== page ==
Our subject was the second in order of birth and the only son in a family of three children, and at the age of four years went with his parents to Pennsylvania, and his father worked at carpentering at Corea. When he was five years of age the family settled in Washtenaw county, Michigan, where our subject was reared. He received a common-school education and later attended the Seminary, and he learned the carpenter's trade with his father. In 1886 he went to Wells county, North Dakota, and entered claim to government land. He had a span of mules and one horse, and he erected a claim shanty and a sod barn, and after the first year farmed with oxen five or six years. The Soo Railroad was built through that locality in 1893 and the town of Manfred was started, the town site being the homestead farm owned by his father, Jesse E. Fincher. Our subject s house was the first house in the town, with the exception of the railroad section house, and was a 22x21-foot building one story in height. Mr. Fincher carried mail under a government contract between Fessenden and Oberon for three years, since which time he has devoted his time to plying his trade, and is one of the skilled workmen of that town. During pioneer days for the first two or three years he derived a great share of his income from hauling buffalo bones to market, and his nearest railroad town was Sykeston, twenty-five miles distant. Our subject was married, at the age of twenty-two years, to Miss Eliza Cone. Mrs. Fincher was born on a farm in Monroe county, Michigan, and was a daughter of Erastus S. Cone, a merchant and land owner. Her family are Americans for many generations back. Five children have been born to Mr. and Mrs. Fincher as follows: Jennie M., born November 192 1885; Jessie J., born February 24, 1888; Cora M., born November 18, 1889; Grace A., born August 9, 1895; and Nellie H., born August 17, 1897. The eldest was born in Michigan and the other children were born in Wells county, North Dakota. Mr. Fincher and wife are members of the Congregational church, and Mr. and Mrs. Fincher hold membership in the Brotherhood of American Yeomen. He is independent in political faith. [History Biography of North Dakota. Transcribed by Sally Masteller]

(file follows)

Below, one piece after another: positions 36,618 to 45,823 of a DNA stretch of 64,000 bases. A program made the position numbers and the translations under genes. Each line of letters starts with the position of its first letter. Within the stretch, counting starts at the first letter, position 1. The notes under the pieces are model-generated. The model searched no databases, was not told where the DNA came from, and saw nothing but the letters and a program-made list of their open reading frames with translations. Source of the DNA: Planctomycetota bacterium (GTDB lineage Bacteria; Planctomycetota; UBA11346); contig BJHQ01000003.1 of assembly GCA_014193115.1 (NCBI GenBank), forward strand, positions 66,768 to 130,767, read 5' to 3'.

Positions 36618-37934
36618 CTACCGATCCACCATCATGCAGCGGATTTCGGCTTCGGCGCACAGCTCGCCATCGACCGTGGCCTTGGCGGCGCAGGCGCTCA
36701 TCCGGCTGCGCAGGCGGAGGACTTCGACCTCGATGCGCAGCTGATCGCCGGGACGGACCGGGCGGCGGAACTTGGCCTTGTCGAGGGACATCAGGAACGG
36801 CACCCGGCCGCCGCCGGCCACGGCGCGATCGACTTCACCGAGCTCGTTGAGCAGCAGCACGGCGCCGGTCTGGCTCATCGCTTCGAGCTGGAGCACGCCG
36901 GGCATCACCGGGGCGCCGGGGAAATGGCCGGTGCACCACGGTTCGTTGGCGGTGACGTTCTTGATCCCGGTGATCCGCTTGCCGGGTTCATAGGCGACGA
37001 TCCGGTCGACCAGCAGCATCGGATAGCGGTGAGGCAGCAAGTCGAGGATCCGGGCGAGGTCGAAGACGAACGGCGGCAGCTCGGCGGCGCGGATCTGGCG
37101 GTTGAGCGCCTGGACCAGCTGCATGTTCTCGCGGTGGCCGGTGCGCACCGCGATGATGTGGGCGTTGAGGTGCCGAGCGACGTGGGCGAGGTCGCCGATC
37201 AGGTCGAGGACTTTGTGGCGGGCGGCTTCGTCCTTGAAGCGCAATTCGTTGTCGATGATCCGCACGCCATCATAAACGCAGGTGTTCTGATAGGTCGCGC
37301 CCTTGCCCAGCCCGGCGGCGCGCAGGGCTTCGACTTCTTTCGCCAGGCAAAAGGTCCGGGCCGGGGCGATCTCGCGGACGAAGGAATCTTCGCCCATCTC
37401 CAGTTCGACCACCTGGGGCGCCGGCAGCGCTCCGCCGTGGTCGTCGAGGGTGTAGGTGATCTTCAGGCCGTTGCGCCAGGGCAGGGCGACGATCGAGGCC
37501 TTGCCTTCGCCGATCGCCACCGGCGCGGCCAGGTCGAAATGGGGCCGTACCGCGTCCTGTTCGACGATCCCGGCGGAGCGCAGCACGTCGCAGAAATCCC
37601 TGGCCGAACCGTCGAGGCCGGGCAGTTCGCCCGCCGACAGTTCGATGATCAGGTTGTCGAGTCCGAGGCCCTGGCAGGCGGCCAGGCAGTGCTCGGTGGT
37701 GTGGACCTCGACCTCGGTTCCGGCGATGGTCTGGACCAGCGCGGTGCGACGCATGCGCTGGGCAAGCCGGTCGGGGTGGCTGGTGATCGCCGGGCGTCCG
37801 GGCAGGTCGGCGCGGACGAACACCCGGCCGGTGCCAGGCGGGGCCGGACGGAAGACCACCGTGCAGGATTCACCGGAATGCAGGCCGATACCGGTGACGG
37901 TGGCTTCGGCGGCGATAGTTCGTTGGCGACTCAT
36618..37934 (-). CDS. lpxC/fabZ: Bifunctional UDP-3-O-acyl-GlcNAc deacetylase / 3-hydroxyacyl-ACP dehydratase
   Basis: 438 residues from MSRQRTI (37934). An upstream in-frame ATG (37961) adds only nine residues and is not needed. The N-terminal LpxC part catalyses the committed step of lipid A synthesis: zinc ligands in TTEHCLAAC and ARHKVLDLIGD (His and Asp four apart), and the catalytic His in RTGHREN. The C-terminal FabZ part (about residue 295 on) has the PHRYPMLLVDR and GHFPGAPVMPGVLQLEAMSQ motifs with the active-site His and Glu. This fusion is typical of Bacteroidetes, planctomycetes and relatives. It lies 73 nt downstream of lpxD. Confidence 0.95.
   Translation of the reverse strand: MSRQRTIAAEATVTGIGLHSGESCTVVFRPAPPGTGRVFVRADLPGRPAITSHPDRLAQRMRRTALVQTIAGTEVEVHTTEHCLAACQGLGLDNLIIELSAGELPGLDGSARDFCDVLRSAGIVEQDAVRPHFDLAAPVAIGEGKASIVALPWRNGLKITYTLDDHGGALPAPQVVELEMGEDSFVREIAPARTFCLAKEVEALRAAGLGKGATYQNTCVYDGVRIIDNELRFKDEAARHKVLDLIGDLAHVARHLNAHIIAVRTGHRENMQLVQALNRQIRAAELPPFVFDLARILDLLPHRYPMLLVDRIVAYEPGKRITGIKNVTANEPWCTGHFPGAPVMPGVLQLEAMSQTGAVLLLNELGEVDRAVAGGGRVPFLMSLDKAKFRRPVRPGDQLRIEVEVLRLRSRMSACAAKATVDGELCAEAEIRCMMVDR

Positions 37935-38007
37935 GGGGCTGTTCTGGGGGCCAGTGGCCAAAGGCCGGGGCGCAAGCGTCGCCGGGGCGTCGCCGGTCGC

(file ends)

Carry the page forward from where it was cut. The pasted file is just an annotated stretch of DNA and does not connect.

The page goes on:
JOHN F. GOSS, postmaster of Kiner, North Dakota, is one of the successful grain raisers of Wells county, and has a fine farm eight hundred acres in extent. His home is in township 149, range 69, where he was one of the first settlers of Wells county, and has been identified with the advancement and development of the great agricultural interests of the locality. Our subject was born in Grundy county, Illinois, April 9, 1863. His father, Perry Goss, was born in Ohio, and was a farmer by occupation. The great-great-grandfather of our subject was born in Boston Barracks, Massachusetts, prior to Revolutionary times. The mother of our subject, whose maiden name was Mary F. Spillman, was born in Kentucky, and her people were of Scotch-Irish descent. Her grandfather, William Spillman, was a farmer in Kentucky.
Mr. Goss was the sixth in a family of nine children, and was raised on the farm in Illinois, and attended school a short time at the Normal School in Morris, Illinois, and then attended one winter in the Business School at Oberlin, Ohio, spending his summers in the meantime at farm work. At the age of twenty years he began teaching, and continued thus three winters, working on the farm summers and during this time made a trip to North Dakota and entered a tree claim and pre-emption in 1885. He proved his pre-emption claim during the same year, and lived in a shanty, 7x9 feet, with a sod addition seven feet. He filed on the tree claim in 1885, and this was the first claim filed in township 145, range 69. He now has six hundred and seventy-five acres of his farm under plow and the balance of the eight hundred acres in in pasture. He has a commodious and substantial residence, good barn, granary, machine shed, and all the necessary machinery for extensive farming, and his entire estae is well improved and conducted on a prosperous basis.